Despite the controversy over the 2004 squeaky-close Washington gubernatorial election, with its post-election discovery of uncounted King County absentee ballots, I don’t know that Seattle is any big hotbed of stolen elections. The city certainly doesn’t have the infamous reputation in that regard of Cook County, Ill, where for decades death was not necessarily a major impediment to exercise of the personal franchise around Chicago. And the people who oversee elections in Seattle are surely a cut above what I witnessed 35 years ago as a young newspaper reporter in my native Camden County, N.J., then, at least, one of the country’s most politically corrupt jurisdictions. There, the county Board of Elections in Camden was chaired by a fellow who ended up convicted four times of serious crimes touching upon honesty.
Still, being New To Seattle, I found it a real eye-opener to read the inside front page of the official voters guide I recently received for the August 16 primary and special election. Sherril Huff, King County’s elected elections director (try saying that quickly five times), felt compelled to list all kinds of “security measures” concerning the upcoming vote, which will be conducted entirely by mail.
The recitation in her letter was so long and detailed it makes me think election fraud, or at least its potential, just might be a continuing problem around Seattle. But judge for yourself. After the jump, here verbatim is Huff’s published list sent to every single registered voter–including me–in Washington State’s most populous county:
–Ballot and ballot processing areas are safeguarded by key card access only and biometric controls that check fingerprints.
–All, staff, observers, visitors and media must be credentialed and wear a badge at all times. Color-coded lanyards allow for quick identification of level of security clearance.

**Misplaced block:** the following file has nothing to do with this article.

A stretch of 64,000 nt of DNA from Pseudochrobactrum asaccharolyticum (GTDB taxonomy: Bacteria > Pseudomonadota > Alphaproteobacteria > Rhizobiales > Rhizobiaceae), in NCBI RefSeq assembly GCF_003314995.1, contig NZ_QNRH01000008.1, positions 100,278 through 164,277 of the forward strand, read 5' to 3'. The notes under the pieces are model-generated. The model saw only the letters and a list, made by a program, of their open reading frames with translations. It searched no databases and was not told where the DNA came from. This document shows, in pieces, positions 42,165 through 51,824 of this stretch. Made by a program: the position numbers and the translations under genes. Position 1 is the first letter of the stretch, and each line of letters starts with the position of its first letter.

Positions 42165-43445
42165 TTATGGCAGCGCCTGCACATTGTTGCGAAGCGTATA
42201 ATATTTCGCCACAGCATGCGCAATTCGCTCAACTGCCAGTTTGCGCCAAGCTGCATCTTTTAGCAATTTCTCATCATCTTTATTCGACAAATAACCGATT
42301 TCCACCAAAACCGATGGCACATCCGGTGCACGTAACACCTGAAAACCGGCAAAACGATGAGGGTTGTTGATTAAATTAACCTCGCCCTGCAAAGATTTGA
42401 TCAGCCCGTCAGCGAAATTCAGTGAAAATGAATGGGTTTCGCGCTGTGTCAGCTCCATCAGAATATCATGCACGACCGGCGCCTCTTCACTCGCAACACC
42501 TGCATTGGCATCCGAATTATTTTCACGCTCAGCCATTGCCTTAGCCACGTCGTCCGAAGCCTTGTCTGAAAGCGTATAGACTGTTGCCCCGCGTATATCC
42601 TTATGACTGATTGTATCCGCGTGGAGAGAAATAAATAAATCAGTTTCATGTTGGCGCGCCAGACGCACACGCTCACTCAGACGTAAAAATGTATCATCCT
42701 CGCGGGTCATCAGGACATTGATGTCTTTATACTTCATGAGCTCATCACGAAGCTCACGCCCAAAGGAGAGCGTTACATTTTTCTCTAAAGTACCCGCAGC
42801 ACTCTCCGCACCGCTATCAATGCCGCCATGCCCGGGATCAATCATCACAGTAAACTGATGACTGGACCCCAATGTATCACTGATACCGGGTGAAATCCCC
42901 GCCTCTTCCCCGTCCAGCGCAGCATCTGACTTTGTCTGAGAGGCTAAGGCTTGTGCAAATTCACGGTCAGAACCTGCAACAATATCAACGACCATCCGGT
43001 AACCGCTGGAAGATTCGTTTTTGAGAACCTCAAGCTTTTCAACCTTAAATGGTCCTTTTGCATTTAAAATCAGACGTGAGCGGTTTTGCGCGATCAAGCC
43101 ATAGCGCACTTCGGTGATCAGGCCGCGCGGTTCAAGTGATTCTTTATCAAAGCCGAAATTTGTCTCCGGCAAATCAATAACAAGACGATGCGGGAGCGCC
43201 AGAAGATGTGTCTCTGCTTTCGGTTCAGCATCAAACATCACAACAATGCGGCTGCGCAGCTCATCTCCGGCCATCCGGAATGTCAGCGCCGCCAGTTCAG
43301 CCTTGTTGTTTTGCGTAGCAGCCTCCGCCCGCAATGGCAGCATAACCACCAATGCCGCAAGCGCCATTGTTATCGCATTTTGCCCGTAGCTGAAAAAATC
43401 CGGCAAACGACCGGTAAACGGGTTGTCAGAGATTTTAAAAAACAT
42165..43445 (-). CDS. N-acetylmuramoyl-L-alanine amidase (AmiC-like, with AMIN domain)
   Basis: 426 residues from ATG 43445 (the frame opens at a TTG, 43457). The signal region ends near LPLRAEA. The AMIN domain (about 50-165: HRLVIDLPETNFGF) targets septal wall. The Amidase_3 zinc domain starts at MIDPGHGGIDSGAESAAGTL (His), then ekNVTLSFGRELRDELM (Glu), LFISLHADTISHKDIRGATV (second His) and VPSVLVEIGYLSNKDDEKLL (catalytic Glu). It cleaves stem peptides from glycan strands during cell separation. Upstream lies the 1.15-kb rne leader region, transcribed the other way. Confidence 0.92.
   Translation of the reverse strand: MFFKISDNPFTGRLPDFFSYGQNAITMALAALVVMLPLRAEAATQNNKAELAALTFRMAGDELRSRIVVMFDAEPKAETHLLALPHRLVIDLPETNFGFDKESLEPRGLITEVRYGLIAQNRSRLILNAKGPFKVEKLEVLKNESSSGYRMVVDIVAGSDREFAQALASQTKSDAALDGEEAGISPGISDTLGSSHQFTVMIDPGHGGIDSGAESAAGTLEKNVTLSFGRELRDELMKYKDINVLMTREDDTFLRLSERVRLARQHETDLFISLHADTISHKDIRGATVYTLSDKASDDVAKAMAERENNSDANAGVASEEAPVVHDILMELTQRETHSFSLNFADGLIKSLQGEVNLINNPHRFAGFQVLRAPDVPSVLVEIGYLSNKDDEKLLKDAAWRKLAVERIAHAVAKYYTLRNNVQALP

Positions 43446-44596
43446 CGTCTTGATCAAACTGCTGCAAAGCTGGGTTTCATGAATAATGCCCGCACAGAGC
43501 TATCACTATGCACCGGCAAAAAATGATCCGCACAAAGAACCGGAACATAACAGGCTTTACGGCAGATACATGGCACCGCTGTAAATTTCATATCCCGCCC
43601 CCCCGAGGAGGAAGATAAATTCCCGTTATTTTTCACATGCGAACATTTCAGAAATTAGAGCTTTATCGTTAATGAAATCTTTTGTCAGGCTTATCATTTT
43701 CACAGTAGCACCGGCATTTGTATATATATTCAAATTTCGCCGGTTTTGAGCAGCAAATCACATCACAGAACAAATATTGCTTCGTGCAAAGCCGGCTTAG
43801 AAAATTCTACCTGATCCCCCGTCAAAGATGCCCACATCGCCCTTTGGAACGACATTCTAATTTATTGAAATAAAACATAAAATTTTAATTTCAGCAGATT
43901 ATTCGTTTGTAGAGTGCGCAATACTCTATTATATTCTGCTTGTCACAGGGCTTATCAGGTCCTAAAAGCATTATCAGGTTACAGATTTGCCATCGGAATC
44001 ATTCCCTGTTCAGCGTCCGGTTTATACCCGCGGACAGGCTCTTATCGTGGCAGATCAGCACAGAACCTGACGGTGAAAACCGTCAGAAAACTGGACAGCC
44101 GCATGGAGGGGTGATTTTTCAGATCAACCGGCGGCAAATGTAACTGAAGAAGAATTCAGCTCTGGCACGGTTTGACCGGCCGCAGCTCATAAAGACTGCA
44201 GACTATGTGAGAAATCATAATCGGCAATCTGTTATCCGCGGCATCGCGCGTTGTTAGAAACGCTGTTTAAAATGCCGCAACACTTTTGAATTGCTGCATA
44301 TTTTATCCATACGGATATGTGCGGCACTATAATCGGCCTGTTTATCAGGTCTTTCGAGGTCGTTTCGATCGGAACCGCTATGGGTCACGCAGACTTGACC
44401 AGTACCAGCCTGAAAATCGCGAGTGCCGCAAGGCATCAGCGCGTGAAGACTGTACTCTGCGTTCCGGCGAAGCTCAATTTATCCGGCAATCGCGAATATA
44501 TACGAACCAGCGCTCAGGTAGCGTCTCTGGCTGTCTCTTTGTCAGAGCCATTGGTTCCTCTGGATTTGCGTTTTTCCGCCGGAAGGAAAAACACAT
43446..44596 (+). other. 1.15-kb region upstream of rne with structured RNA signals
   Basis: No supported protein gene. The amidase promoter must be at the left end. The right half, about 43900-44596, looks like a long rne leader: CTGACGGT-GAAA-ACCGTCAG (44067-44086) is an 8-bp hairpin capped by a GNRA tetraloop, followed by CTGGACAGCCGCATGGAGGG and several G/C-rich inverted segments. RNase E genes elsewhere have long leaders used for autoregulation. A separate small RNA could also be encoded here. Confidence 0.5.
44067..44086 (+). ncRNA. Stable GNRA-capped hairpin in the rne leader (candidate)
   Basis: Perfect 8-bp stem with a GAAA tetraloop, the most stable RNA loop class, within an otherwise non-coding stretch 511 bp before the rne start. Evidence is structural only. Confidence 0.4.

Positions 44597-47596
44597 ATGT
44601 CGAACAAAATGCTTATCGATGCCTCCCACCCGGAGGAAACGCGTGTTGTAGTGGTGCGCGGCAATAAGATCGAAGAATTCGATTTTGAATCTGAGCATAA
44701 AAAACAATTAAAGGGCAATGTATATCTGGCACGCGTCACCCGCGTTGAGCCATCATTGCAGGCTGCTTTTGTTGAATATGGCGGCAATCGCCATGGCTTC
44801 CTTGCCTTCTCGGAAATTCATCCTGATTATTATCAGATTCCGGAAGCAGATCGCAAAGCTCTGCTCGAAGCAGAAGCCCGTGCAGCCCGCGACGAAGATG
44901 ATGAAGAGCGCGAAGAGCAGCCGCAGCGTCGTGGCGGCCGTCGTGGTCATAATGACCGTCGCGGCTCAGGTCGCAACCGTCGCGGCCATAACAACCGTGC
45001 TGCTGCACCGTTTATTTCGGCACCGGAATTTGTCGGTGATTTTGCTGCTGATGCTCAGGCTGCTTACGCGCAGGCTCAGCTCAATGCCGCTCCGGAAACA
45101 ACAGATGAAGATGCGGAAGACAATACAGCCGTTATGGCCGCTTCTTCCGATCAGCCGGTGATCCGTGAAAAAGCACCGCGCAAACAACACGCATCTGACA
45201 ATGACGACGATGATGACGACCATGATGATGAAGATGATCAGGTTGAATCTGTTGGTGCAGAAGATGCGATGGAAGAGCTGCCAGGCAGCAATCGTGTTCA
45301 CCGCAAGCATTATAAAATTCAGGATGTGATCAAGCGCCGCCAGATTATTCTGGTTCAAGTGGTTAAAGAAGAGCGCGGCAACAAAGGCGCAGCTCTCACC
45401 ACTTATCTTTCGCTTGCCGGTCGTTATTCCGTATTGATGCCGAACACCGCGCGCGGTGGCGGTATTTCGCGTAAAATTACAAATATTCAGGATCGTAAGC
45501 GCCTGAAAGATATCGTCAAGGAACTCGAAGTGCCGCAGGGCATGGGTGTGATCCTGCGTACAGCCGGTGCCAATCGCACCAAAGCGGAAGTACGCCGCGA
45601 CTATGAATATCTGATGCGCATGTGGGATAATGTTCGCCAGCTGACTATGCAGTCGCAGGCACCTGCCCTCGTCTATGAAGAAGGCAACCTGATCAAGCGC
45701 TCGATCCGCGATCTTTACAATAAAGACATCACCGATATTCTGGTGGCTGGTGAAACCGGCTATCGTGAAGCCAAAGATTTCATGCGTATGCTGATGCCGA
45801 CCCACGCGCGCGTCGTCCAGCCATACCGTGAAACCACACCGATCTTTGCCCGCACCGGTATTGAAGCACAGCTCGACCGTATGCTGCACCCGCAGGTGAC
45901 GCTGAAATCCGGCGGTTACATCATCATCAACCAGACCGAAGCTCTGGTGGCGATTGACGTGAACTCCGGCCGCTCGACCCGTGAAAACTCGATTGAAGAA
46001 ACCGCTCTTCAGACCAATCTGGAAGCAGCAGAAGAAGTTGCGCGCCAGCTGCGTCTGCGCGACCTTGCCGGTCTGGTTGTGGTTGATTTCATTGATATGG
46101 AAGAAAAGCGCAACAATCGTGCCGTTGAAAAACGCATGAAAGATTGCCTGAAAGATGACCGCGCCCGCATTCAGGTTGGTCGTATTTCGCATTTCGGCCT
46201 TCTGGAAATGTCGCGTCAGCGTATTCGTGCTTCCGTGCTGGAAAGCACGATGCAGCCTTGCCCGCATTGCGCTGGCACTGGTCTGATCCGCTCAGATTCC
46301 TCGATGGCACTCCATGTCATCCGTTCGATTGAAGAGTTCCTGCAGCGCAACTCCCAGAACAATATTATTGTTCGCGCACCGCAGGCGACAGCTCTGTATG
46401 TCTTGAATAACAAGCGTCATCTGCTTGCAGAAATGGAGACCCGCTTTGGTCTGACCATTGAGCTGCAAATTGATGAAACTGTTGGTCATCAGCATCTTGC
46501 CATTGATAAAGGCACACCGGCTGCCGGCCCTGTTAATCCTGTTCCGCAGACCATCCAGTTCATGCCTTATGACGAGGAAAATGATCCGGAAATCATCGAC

–Staff, political party observers and others participate in a Logic and Accuracy Test o ensure equipment will function properly in preparation for each election and that essential security protocols are in place.
–There is no wireless internet at Election headquarters.
–More than 20 security cameras monitor and record activities in and around the building 24 hours a day.
–Sheriff’s deputies patrol the building on key dates and assist with ballot drop box retrieval.
–Building alarm systems are on doors and high security areas.
–Ballots have a batching and tracking system.
–A formal chain of custody process supports all movements of ballots.
–Observers from both political parties are requested to be on site for every election as added assurance of oversight and accountability.
–The 13-member Citizen’s Election Oversight Committee is appointed by the County Council and monitors each county election.
Now, consider a few slightly different scenarios. Suppose you went into a bank you hadn’t patronized and immediately was handed a flyer listing all the steps taken to try to keep your deposits from being stolen. Or into a strange restaurant and given a menu with a page reciting a plethora of measures enacted to cut down on food poisoning.
Might you conclude from all the proffered detail something’s been going on?
From what I can tell, King County spends $18 million annually on elections. That works out to about $25 per actual voter. According to one database I found, Huff is paid $154,138. That amounts to 20 cents for each voter who at some point during the year takes the time to fill out and return the mail ballot.
Nobody ever said democracy was cheap.
But there’s more! Huff invited us in her letter to watch on a webcam feed the mail ballots actually being opened by her staff at the elections headquarters in suburban Renton. When it’s on, the camera takes in about 20 desks in a scene with the look and excitement of a high school study hall. It’s right up there with the video feed at Watching-Paint-Dry.com and its sister site, Watching-Grass-Grow.com.
But think about it. There must be reasons why such video surveillance was deemed necessary in Seattle on top of everything else. Besides its length, Huff’s list was striking to me for one other reason. The measures were largely directed at the people doing the counting–her own employees–rather than those doing the voting.
Now I’d say that’s not much of a vote of confidence in government. Even by the low standards set in the counties of Cook and Camden.